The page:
Research teases future of ‘smart’ 3D printed concrete walls

by Helena Morgan
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Preliminary research from RMIT University and the University of Melbourne has revealed that adding graphene oxide into cement mixture makes it possible to produce 3D printed concrete capable of becoming ‘smart’ walls that can detect cracks. 

Alongside cement, the researchers added graphene oxide – a nanomaterial found in batteries and electronic gadgets  – to a compound for 3D printed concrete. This particular pairing gave the concrete electrical conductivity and increased its strength by up to 10 percent. 

Ease of detection 

The graphene oxide infused concrete can potentially be used to build ‘smart’ sensor walls that are able to register cracks, according to RMIT associate professor Dr Jonathan Tran. One day, there may be buildings full of ‘smart’ walls. 

At present, non-destructive ultrasonic or acoustic sensors are used to detect large cracks in concrete structures; however, finding small cracks proactively remains difficult. 

Tran says these sensors are also bulky and cumbersome, which makes monitoring large structures such as bridges or buildings a challenge. So the researchers are understandably excited by the prospect of graphene oxide.

“The addition of graphene oxide creates the possibility of an electrical circuit in concrete structures, which could help detect structural issues, changes in temperature and other environmental factors,” he says. 

A time-and cost-saving solution 

The initial success of graphene oxide as a strength enhancer points to a future where 3D printed concrete is heralded as a cost-effective and sustainable asset in the construction industry.

Tran outlines how current concrete structures are made by making a mould and pouring fresh concrete mixture in – a process known as ‘formwork’ that creates unnecessary waste and is generally counterproductive. 

“Not only does 3D printed concrete help save time, money and labour, but you can also create more complex structures and reuse some construction waste in cement-based materials,” he says.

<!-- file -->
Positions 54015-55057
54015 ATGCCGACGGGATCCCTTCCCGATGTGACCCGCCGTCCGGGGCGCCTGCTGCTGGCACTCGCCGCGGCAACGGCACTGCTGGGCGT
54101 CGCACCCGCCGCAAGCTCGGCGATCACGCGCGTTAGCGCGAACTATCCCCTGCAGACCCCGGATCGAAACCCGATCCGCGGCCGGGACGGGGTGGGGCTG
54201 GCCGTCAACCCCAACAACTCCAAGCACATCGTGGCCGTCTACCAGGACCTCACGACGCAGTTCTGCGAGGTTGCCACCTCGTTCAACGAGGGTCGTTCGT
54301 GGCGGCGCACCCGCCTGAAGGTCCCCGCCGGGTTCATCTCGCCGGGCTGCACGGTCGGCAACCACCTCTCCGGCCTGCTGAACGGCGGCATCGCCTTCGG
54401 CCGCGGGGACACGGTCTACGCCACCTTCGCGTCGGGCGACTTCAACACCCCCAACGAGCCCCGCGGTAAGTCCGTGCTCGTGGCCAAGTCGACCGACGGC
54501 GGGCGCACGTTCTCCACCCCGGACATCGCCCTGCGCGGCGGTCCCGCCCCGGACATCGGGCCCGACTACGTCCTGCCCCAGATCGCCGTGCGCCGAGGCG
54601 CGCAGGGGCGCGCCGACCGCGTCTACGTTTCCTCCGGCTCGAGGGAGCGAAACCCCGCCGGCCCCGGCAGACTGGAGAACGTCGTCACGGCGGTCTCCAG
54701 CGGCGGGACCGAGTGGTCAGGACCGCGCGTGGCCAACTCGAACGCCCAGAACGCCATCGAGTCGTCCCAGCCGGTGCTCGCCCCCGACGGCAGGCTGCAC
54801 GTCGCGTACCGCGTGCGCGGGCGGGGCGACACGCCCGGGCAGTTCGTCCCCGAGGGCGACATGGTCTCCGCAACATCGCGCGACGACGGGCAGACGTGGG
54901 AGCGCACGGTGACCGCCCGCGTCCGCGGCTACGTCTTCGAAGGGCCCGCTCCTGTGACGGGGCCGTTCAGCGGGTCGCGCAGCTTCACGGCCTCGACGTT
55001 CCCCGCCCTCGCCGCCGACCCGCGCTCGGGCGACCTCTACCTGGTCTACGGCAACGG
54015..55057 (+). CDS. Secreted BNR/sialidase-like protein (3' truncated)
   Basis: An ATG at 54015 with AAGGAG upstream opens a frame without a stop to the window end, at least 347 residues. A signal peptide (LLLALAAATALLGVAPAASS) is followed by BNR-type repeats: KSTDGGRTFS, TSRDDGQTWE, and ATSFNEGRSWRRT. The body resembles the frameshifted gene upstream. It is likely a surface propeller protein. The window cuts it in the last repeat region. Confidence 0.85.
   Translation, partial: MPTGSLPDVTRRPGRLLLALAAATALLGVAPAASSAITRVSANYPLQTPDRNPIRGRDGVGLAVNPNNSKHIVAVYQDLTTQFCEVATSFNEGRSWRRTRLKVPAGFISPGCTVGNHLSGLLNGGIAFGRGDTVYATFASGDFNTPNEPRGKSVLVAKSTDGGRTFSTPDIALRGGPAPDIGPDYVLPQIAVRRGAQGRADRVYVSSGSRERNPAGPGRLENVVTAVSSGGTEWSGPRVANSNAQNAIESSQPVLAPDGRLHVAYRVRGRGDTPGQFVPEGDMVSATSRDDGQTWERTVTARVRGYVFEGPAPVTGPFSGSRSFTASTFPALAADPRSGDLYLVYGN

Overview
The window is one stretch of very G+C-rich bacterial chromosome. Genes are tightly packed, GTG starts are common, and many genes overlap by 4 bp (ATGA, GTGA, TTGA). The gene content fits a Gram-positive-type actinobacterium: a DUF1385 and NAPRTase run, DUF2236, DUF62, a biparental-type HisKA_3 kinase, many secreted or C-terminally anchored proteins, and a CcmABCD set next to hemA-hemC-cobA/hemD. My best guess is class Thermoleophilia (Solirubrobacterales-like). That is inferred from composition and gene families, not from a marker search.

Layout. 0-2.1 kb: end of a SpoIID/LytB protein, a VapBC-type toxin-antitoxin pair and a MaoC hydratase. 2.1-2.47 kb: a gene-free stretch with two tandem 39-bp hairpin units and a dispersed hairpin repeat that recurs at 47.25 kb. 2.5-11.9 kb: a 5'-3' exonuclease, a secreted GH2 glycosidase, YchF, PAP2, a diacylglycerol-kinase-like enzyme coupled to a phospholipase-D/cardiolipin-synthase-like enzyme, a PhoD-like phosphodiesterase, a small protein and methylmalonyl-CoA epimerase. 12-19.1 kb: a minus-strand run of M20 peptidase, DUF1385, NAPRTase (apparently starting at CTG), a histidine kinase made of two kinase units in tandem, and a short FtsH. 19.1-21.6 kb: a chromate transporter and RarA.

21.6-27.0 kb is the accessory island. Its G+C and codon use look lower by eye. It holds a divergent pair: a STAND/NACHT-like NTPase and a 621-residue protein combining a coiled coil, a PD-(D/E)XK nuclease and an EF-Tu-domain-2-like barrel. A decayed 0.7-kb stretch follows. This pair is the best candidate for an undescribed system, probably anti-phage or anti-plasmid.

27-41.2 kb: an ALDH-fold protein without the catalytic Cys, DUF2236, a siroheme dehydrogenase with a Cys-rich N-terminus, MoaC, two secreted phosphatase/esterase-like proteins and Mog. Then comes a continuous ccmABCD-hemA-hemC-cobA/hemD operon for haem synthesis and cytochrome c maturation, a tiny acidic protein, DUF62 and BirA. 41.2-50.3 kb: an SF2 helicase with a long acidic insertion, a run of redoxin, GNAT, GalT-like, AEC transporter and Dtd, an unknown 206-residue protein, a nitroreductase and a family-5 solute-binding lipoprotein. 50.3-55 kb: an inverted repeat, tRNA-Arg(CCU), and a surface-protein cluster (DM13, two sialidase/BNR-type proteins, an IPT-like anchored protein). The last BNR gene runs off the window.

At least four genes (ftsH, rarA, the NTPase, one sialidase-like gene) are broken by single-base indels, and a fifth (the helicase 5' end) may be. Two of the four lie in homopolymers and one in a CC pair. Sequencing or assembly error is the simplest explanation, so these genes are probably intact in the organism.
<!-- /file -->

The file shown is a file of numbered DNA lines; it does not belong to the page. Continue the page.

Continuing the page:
Graphene oxide’s ‘sticky spots’

Currently, 3D printed concrete’s reliance on layer-by-layer printing risks weaker bonds forming between each layer, but adding graphene oxide into concrete results in ease of extrusion, stronger interlayer bonding and overall greater material resilience. 

Tran likens the ‘functional groups’ on graphene oxide’s surface to ‘sticky spots’ that can grab onto other elements.

“These ‘sticky spots’ are mainly made of various functional groups containing oxygen, which play a crucial role in facilitating stronger bonds with other materials like cement. This strong bonding can improve the overall strength of the concrete,” explains Tran. 

He warns against premature celebration of graphene oxide as a substitute to concrete, however, as greater research is needed on the material’s ability to match or exceed the strength of traditionally cast concrete.

Getting the balance right

Lead researcher and RMIT PhD candidate Junli Liu suggests that the concrete could be further strengthened by refining the bond between graphene oxide and the concrete mixture. Getting the correct balance, however, is vital. 

“Concrete is a carefully balanced mixture. Adding too much graphene oxide can disrupt this balance, particularly the hydration process, which is crucial for concrete strength,” explains Tran.

The research sampled two doses of graphene oxide in cement and discovered the lower dosage – containing 0.015 percent of the weight of the cement – was stronger than the higher dosage of 0.03 percent of the weight of cement. 

An overdose of graphene oxide into cement also risks prohibiting extrusion and creating a structure with gaps between the layers of concrete. “Graphene oxide can also clump together instead of spreading out evenly, creating weak spots and reducing its overall strength,” warns Tran. 

Lead image: RMIT students Thanh Ha Nguyen, Wen Si, Junli Liu, Kien Nguyen and Shuai Li with a 3D printed concrete structure.

Photography supplied by RMIT.

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